Tags: cellphones, gammu, internet, linux, open source, python, release, sms, twitter
I am releasing here set of instructions and source that will enable anyone to set up a phone number, that if you SMS it, will post your massage on to your own twitter account. This service is called “Twiter SMS Gate”. The service handles multiple users, and should be easily modified to support other services like statusnet (and with a bit more code maybe even other social networks). The SMS hardware required is any cheap cellphone that can work with gammu-smsd (mine is a fake Nokia from India). Twiter SMS Gate also lets users easily register to it with their own cellphone.
I hope that people that like this idea would start hosting more SMS gates, as we create a wide network of those around the world. SMS Twitter Gate-IL , The Israeli Gate, has been running for a few weeks now and even got covered in the local media here.
The source is written in Python, which includes the phone hardware hooks, webserver, twitter client and database access.
Here is the cellphone used to run my server, just to show you how simple it is to do this, no super-expensive hardware required! (server is also my personal Linux-running PC:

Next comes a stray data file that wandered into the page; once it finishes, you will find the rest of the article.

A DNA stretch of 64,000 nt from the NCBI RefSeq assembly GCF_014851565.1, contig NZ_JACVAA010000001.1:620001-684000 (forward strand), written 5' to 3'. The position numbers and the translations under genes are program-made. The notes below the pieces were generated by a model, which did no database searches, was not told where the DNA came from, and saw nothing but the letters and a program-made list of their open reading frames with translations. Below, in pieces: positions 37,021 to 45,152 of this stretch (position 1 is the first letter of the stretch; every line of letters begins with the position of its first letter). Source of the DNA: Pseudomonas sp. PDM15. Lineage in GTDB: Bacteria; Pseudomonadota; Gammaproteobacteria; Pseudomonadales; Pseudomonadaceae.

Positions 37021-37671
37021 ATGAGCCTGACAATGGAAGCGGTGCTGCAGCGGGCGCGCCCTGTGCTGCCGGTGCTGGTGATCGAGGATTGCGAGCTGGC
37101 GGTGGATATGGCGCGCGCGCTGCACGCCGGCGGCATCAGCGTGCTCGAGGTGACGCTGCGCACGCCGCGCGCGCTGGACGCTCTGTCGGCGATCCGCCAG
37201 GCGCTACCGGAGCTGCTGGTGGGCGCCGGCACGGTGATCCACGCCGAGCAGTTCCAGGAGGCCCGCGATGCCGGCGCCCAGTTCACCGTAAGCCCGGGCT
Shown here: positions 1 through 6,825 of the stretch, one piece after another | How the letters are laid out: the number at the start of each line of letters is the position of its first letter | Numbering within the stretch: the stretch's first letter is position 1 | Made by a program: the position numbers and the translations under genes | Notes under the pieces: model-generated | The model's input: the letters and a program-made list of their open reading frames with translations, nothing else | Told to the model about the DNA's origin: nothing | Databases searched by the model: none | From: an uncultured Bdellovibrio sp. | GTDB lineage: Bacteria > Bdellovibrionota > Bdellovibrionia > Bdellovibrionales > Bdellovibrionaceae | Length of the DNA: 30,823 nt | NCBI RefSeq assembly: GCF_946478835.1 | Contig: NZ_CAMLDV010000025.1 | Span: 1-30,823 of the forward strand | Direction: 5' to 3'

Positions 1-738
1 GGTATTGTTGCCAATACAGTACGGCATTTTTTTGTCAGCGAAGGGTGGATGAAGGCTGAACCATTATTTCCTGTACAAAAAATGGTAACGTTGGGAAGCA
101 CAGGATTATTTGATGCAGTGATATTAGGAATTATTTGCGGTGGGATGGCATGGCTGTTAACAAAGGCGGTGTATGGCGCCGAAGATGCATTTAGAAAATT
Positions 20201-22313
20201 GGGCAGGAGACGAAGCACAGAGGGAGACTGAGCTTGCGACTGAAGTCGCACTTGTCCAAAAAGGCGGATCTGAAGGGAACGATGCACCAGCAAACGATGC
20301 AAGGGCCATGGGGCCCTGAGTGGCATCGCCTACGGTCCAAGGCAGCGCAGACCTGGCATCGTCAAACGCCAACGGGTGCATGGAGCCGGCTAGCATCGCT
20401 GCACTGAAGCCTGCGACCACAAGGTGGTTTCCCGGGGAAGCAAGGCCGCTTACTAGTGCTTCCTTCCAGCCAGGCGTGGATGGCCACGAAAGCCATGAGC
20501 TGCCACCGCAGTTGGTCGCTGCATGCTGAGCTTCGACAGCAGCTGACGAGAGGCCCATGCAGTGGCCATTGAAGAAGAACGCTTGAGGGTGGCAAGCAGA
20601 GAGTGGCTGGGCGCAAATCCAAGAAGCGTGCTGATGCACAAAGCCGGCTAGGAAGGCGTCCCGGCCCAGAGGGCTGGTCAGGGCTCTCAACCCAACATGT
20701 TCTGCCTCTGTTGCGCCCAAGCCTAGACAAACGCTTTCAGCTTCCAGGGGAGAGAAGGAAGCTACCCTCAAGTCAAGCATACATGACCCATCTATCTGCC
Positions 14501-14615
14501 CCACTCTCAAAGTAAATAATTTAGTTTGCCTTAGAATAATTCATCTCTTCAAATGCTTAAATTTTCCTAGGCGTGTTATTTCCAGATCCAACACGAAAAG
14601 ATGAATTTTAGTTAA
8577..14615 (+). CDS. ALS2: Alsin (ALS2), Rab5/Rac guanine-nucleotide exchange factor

- Source is available here on GitHub, along with basic instructions on how to set it up.
- Working example of an SMS Twitter Gate in Israel
- List of working gates (one at the time of writing this)
If you have any kind of difficulty setting this up, please give me feedback, so we can make it as easy as possible.
Cellphones in Israel – No collaboration on infrastructure leads to bad quality of service December 6, 2008Posted by GuySoft in Crictor, Hamakor, ITU, open source.
Tags: carriers, cellphones, GSM, ITU, Pelephone
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In Israel we have no problem when it comes to cellphone reception, even in deserts you will find that the reception is at full gain. However when the access is antiques, quality and reliability of that access the becomes the really important issue.
Part of a jungle of models
It seems that the service models are quite different around the world, and this seems to directly effect the usage pattern in the country. A common problem in Asia is when one has a monopoly, where a single company is in charge of the cellphone service, usually derived by an agreement with the government. This usually creates dis-connectivity in places where there is a low concentration of people, or remote places that are hard to reach.